Lahore: With a population of 8.35 million and 3.8% minorities, Pakistan is the poorest of the poor, as equal opportunities in economic activities are denied. The fact is that the Punjab Vocational Training Council (PVTC) has imparted skills training to more than 800,000 poor children in 22 years, but given the large poor population in Pakistan, this will not be big news. ۔ But none of the children were from minorities living in Pakistan.
It reflects the attitude of our society towards minorities.
It was only after this realization that the Punjab government launched a special project for the United Nations last year to provide training to 1,000 non-Muslim youth through a special grant.
It is said that philanthropic activities in Pakistan take care of most of the poor in the country, but most of the money in this regard comes from zakat from which even every Muslim pays nominal wealth (jewelry or property). At 2.5% of the price, poor Muslims are better served than poor minorities.
The fact is that the entire population living in poverty lacks access to resources and has no voice in society. Still, governments in Pakistan launch programs for the betterment of the poor, primarily through zakat.
Zakat funds are spent only on Muslims, who make up 96.2% of the total population. The annual Zakat collection through banks in Pakistan is about Rs. 9 and a half billion, out of which Rs. The money is distributed to provide free services to the deserving poor and welfare schemes.
The Punjab Vocational Training Council was established in 1998 with funds provided by the Punjab Bait-ul-Mal to provide free skill training to poor children. Zakat through this annual grant to the treasury. Subject to total reserves of Only Muslim youth could avail this facility.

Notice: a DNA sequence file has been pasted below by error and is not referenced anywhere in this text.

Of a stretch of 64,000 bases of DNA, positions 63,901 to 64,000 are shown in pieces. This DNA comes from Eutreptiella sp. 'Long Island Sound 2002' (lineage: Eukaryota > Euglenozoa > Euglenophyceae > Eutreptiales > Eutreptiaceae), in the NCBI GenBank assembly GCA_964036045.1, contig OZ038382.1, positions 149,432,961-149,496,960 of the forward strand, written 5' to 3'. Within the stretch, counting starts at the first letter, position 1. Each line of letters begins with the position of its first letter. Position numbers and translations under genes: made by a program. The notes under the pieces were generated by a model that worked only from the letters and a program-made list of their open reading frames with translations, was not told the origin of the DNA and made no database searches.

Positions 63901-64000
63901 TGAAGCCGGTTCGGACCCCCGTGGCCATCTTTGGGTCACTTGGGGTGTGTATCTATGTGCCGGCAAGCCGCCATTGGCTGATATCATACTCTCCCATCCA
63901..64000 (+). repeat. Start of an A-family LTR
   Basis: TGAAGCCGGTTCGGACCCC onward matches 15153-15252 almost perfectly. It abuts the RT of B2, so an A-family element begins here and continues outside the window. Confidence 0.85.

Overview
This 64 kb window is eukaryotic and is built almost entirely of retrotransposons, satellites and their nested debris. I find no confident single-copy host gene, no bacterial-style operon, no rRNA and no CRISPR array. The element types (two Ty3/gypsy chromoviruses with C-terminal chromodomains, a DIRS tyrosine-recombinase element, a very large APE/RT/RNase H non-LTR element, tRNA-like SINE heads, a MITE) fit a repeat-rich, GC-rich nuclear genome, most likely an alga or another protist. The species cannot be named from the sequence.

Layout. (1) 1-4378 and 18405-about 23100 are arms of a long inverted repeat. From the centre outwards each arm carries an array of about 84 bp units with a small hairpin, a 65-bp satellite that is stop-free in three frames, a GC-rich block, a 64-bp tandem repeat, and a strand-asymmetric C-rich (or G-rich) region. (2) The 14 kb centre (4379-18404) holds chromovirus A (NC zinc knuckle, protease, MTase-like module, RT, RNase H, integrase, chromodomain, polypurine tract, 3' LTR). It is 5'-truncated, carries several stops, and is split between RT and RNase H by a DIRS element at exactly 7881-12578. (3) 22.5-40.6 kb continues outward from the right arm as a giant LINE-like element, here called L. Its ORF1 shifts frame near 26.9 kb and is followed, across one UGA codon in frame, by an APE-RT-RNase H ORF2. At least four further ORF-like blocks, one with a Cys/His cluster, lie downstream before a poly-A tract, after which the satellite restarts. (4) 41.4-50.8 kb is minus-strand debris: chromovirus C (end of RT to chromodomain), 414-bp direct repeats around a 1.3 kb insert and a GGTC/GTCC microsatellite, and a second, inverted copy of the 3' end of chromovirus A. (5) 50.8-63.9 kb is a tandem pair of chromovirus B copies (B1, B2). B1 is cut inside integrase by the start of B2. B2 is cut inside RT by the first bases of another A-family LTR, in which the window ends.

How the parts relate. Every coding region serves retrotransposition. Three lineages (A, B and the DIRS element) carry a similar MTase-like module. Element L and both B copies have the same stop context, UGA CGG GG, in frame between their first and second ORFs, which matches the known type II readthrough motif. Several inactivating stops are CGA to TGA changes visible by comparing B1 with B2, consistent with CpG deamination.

In 22 years, PVTC has trained more than 800,000 Muslim youth, 80% of whom are employed or self-employed. It could not admit any non-Muslims, as the fund is for Muslims only.
It was PVTC. Thus, each year it helped improve the lives of about 28,000 poor Muslim youth, but minorities remained deprived.
One has to acknowledge that after a long delay, some awareness was felt about the injustice done to the minorities and the Punjab Vocational Training Council has provided a special grant of Rs. Project completed.
The initiative was taken to provide socio-economic empowerment of minorities with demand-based skills training in collaboration with industry.
The training was conducted under the Cooperative Vocational Training Mode, which included leading national industries for on-site training of industrialists.
Out of Rs. 100 million given for the project, Rs. 96 million was allocated for implementation of the training. Out of the remaining Rs. 4 lakhs, two per cent was given to those who have successfully passed and given them Rs. 500,000,500,000, Rs. A grant of up to Rs.
Of the 1,000 young people selected, 693 were women, while the remaining 307 were men. Each training received a stipend of 2,000 / month and was provided with free uniforms, training manuals, and lab materials.
PVTC intends to increase the number of trainees to 3,000 this year if the government provides the promised grant. This special program was run with full dedication and almost all trained people receive jobs or offers.
This was because the training was based on the needs of the industry concerned, which agreed to provide six months of on-the-job training to minority students.
Full skill training requires this approach, which is currently not available to Muslim trained people due to lack of funds.
According to the 2017 census, Pakistan has 96.2% of Pakistan’s population, 1.6% among Hindus, 1.59% among Christians, 0.25% among Scheduled Castes, 0.22% among Ahmadis, and 0.07% among other minorities.
Most of these minorities live in poverty. Christian missionaries, to some extent, provide some help to fellow believers, while other minorities are less organized. Society does not treat them with respect. Skill-based skills training programs can help alleviate poverty.